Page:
When asked on Tuesday how long prisoners would be held in the reopened Unit 32, the governor deflected and said only certain cells were being used to house some prisoners. A plan would be released to the media at a later date, Bryant said in the interview.
In one of the videos shared on Instagram, a prisoner allegedly inside Unit 32 says, “Condemned man, this motherf**ker be condemned, 10 years. Look at the mildew everywhere, man. We ain’t got no hygiene, no toothbrush, no running water.”
One woman shared a harrowing photo of six prisoners sleeping in a tiny cell inside Unit 32.
In a lengthy 2008 article, Winter and lawyer Stephen Hanlon described Unit 32, its conditions and its treatment of those staying there, many of whom had been sent there for minor infractions or for having HIV.
“The death row prisoners described profound isolation, unrelieved idleness and monotony, denial of exercise, intolerable stench and pervasive filth, grossly malfunctioning plumbing, and constant exposure to human excrement. Each cell had a ‘ping-pong’ toilet, allowing waste from one cell to back up into the toilet in the adjoining cell. The temperatures in the cells during the long Delta summers were lethal, with heat indexes, we later proved, of over 130 degrees Fahrenheit,” they wrote.
“The cells were so infested with mosquitoes that inmates had to keep their windows closed and their bodies completely covered even in the hottest weather. Leaking rainwater and foul water from flooded toilets on upper floors soaked inmates’ beds and personal items; prisoners weren’t provided clean water, soap, and other basic cleaning supplies, even when they were moved into a cell smeared with excrement by the previous tenants. Lighting in the cells was so dim that the prisoners couldn’t see to read, write, groom themselves, or clean their cells. They were denied basic medical, dental, and mental health care. They were exposed day and night to the screams and ravings of severely mentally ill inmates in adjoining cells,” the two added.
Photos shared by the incarcerated individuals now being held in Unit 32 confirmed that the conditions were even worse after the area was condemned and closed for a decade.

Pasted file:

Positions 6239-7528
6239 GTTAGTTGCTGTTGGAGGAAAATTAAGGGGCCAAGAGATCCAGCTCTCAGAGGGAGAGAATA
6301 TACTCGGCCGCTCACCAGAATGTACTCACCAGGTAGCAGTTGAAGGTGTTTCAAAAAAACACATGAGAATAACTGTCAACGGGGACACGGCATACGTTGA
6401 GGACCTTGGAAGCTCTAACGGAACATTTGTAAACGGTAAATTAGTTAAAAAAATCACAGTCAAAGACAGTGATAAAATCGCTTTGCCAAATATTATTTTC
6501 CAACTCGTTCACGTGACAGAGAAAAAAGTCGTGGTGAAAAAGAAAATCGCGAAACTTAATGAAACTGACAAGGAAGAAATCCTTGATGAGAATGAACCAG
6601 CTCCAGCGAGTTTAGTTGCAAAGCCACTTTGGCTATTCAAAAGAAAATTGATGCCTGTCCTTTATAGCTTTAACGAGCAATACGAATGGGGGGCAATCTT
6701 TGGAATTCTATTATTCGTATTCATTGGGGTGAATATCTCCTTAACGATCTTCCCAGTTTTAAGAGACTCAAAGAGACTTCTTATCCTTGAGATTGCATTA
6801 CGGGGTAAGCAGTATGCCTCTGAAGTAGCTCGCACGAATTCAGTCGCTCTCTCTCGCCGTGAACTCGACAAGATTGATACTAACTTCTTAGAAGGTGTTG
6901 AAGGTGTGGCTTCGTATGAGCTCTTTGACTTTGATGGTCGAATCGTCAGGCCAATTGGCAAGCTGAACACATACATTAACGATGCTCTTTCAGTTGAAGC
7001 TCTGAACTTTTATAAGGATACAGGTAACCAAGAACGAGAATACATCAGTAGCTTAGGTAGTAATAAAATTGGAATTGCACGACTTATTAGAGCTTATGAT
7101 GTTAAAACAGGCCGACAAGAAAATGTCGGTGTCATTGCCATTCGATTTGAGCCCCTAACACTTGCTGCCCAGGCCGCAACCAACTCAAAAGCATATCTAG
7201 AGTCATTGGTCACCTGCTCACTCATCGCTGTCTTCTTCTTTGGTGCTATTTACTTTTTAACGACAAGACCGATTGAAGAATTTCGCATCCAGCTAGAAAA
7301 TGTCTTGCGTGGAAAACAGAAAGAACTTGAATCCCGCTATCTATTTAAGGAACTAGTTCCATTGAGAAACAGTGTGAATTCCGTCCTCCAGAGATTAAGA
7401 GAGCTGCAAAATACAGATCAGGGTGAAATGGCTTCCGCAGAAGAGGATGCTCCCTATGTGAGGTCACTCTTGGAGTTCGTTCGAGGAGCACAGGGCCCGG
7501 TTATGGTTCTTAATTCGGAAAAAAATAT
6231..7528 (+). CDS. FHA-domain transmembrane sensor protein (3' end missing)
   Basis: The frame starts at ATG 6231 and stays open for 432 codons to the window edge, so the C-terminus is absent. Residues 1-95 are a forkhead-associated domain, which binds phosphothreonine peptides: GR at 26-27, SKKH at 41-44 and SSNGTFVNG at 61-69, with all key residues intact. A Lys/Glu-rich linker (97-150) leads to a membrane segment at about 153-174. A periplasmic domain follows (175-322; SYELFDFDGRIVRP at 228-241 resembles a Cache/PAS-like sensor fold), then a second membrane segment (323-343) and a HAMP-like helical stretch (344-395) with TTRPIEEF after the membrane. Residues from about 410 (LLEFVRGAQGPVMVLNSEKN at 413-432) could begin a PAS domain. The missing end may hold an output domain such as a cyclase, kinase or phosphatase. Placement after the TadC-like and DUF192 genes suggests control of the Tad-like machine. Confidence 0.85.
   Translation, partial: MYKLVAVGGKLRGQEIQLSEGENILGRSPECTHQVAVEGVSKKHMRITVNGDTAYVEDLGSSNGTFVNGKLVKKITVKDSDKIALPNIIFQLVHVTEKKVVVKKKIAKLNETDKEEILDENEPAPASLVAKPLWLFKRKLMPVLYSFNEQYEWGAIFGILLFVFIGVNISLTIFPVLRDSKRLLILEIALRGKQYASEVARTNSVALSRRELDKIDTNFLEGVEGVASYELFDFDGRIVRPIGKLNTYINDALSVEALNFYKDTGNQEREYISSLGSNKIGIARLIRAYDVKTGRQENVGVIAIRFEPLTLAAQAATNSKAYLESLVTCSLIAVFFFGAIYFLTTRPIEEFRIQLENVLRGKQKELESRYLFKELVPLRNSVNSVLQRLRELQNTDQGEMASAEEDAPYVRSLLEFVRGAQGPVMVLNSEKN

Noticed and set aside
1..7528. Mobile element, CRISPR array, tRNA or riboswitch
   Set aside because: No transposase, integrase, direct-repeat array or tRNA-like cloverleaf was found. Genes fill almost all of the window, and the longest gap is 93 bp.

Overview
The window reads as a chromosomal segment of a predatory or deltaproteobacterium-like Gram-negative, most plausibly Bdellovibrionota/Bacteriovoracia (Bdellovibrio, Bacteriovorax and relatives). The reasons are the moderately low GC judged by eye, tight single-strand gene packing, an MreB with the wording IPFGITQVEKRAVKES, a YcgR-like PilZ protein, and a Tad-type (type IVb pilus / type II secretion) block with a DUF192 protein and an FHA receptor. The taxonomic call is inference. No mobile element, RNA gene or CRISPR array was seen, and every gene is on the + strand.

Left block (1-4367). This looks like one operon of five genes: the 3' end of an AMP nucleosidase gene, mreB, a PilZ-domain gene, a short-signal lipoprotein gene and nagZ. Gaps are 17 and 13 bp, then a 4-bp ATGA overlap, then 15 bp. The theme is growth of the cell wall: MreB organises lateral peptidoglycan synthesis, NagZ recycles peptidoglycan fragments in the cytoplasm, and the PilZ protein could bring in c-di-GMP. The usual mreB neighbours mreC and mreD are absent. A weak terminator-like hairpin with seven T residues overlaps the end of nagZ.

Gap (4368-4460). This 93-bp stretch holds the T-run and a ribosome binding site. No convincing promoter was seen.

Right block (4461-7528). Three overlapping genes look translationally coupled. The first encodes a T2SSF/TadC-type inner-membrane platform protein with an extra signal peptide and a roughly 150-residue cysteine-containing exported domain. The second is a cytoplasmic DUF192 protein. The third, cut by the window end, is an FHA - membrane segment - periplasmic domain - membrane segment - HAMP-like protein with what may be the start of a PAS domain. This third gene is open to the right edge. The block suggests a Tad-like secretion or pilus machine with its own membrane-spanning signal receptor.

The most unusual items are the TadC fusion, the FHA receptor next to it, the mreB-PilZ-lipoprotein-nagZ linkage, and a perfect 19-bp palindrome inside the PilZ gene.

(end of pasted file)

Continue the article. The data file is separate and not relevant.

According to a report from the Mississippi Center for Investigative Reporting, the state has repeatedly slashed the number of correctional officers at prisons across the state. By the end of last year, there were only 732, which is half the number of guards that were employed by the state just five years ago.
They have had difficulty hiring prison guards, in no small part, because the salary is just $25,000. The state has also drastically cut the budget for state prisons, all while it has some of the highest incarceration rates in the country.
In their article about Parchman, Winter and Hanlon explained that all of this contributed to a violent atmosphere that prompted both guards and prisoners to be as violent as possible.
“There was a pervasive culture of violence and sadistic use of excessive force. Corrections officers gratuitously beat prisoners already in full restraints. Take-down teams forcibly extracted shackled prisoners from their cells, sprayed them with a chemical agent that causes vomiting and shortness of breath, and then assaulted them again,” they wrote.
“The combination of all these conditions was causing serious mental illness to emerge in previously healthy prisoners, and causing psychosis and complete mental breakdown in less healthy prisoners. Suicides and attempted suicides occurred with alarming frequency,” they said in their report.
Original Content: Blavity.com